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Some cancer treatments can make your hair fall out, but wigs, cold caps and other products are available to help you cope.
Hair loss from cancer treatment can affect people in different ways. Some treatments cause only partial hair loss or thinning, while others cause people to lose hair from all over their body.
Different types of chemotherapy drugs have varying effects, while radiotherapy causes hair loss only in the area where treatment is focused. Your doctor can advise you about what to expect.
If you would like to wear a wig, you may find it helpful to visit a wig specialist before your cancer treatment to help match your hair colour and style.
"I started to lose my hair, so I shaved it off and wore a wig," says patient Daphne Tallett. "A good tip is to get your hairdresser to style the wig on you. Nobody could even tell I was wearing one."
Some people are more comfortable cutting their hair very short before undergoing therapy. This means that hair loss will not seem as dramatic when it happens.
A cold cap is a hat that is worn during some chemotherapy treatments. Its cooling effect reduces blood flow to the scalp, which also reduces the amount of chemotherapy medication that reaches this area. This helps to prevent hair loss.
It's usually worn for 15 minutes before each chemotherapy treatment. You can find out about scalp cooling caps on the Macmillan website.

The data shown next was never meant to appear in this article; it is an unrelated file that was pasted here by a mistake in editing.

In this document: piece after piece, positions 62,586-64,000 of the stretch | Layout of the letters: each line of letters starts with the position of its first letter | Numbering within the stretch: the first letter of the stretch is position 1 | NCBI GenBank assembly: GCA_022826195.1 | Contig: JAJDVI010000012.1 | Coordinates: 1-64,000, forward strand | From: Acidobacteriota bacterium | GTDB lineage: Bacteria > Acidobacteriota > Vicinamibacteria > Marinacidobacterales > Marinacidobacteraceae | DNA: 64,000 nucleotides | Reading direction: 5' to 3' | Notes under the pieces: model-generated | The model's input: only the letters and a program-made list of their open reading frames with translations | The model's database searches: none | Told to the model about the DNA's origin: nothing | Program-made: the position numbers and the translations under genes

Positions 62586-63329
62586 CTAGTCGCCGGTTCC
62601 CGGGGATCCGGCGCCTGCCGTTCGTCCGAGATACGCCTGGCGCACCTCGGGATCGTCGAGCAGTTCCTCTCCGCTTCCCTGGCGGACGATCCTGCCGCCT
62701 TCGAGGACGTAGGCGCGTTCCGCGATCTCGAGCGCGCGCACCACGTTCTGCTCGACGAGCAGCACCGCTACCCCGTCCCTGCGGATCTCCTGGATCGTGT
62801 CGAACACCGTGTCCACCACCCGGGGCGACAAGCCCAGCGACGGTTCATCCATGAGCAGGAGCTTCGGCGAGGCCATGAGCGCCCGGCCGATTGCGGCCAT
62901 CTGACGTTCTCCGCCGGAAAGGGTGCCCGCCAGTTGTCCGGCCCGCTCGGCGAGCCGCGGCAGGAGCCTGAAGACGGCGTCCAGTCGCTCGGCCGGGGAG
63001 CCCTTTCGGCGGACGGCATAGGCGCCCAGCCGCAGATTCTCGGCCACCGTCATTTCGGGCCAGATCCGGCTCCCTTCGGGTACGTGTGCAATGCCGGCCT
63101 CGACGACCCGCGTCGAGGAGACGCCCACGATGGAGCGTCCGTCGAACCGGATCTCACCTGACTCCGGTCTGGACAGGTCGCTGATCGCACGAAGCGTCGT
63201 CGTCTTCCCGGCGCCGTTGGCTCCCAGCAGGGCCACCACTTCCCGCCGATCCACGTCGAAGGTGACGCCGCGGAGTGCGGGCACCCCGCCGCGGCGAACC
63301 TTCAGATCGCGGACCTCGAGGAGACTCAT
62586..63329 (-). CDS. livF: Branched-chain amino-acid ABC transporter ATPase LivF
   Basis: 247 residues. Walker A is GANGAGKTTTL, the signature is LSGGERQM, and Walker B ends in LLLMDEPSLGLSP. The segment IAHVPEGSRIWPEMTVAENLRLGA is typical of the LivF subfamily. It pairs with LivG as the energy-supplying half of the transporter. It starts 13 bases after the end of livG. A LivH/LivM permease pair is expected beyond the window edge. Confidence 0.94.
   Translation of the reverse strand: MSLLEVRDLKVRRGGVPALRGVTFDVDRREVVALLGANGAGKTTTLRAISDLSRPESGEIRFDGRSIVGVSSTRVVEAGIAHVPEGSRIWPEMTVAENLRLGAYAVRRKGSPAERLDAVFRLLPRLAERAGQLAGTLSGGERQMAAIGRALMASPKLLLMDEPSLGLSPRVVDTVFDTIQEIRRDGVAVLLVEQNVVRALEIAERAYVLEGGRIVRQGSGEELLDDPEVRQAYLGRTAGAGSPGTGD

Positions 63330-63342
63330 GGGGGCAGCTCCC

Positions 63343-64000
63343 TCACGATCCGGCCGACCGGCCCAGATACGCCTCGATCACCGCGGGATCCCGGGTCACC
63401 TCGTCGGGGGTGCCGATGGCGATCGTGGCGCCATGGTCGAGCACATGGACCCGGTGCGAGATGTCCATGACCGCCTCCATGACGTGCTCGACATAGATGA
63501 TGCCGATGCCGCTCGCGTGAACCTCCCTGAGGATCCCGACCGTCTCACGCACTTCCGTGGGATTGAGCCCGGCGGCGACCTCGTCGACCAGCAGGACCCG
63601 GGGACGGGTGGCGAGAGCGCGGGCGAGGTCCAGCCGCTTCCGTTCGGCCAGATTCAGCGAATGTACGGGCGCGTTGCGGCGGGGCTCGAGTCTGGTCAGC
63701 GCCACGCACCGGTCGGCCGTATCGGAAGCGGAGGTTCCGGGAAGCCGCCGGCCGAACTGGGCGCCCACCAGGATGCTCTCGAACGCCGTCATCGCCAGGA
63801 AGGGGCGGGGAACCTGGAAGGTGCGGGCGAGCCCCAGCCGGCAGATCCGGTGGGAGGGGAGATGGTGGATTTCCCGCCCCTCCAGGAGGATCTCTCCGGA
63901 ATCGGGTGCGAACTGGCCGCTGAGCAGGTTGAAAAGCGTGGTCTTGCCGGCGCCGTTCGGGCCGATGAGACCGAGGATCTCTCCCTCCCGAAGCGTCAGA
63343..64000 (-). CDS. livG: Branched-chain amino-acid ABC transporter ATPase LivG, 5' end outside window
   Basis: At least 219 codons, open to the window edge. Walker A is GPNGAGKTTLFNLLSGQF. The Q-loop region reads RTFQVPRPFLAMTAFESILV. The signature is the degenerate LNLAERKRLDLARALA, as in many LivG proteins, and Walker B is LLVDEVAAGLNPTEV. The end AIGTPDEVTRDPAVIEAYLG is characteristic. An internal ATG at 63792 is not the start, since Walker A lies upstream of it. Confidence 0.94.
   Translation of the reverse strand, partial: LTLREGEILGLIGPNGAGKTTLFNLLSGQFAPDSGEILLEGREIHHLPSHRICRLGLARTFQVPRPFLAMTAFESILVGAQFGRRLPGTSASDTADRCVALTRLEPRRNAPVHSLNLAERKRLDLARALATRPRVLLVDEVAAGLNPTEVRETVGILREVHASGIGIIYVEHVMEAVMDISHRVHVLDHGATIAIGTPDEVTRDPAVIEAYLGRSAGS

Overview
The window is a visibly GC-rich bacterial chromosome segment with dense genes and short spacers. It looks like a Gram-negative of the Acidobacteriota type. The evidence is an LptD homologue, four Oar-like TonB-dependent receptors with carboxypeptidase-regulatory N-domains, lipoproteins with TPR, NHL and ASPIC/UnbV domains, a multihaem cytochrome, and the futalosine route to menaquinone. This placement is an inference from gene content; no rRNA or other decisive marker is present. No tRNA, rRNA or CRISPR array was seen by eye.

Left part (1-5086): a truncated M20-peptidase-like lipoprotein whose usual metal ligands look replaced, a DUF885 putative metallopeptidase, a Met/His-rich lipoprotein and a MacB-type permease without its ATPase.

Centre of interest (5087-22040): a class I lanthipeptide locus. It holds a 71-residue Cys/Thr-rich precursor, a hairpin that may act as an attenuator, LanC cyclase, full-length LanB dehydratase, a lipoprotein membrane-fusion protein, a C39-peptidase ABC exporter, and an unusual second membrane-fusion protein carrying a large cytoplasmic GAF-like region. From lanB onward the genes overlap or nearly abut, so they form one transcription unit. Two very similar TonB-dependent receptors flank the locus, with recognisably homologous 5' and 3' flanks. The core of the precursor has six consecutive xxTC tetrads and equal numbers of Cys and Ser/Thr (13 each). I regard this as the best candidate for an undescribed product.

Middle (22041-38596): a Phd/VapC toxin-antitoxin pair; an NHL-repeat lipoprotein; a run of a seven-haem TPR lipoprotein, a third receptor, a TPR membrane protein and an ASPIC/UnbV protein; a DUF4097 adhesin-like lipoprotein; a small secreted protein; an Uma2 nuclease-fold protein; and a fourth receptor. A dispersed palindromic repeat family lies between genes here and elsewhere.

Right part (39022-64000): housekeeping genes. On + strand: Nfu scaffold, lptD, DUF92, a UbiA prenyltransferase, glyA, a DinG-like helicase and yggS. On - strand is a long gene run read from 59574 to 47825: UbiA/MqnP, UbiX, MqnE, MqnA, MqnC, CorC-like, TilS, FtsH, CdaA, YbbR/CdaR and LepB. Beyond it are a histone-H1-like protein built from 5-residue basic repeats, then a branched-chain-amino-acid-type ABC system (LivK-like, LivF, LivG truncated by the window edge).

With some chemotherapies, people might also lose their eyebrows and eyelashes. Make-up, eyebrow pencil, eyeliner or false eyelashes can help, and many cancer support groups have workshops to help patients learn these techniques.
Find cancer support services near you.
There are two main types of wig – synthetic and real hair. Synthetic wigs are created from man-made fibres, last for six to nine months. Wigs made from real hair last for up to three or four years and generally cost more.
If you're a black or minority ethnic patient with hair loss, you may need to find a wig that suits you from a specialist wig store. "Your nurse or specialist can tell you where you can find suppliers," advises Vivienne Townsend from Cancer Black Care.
Alternatives to wigs include hairpieces and fringes that work alongside headwear, such as scarves.
Roisin Furlong of Breast Cancer Care says: "We hold demonstration stock of many types that people can try out, to find what they like. We can then let them know where they can get it.
"We give eyebrow and eyelash advice, too. We work with the NHS wig service, and we give women options. Treatment can take over your life, so it's great to have choice where you can."
Download a Breast Cancer Care leaflet about breast cancer and hair loss (PDF, 3.6Mb).
The Healthtalk website has videos and articles about coping with chemotherapy.
Find out about other side effects of chemotherapy .
Important: Our website provides useful information but is not a substitute for medical advice. You should always seek the advice of your doctor when making decisions about your health.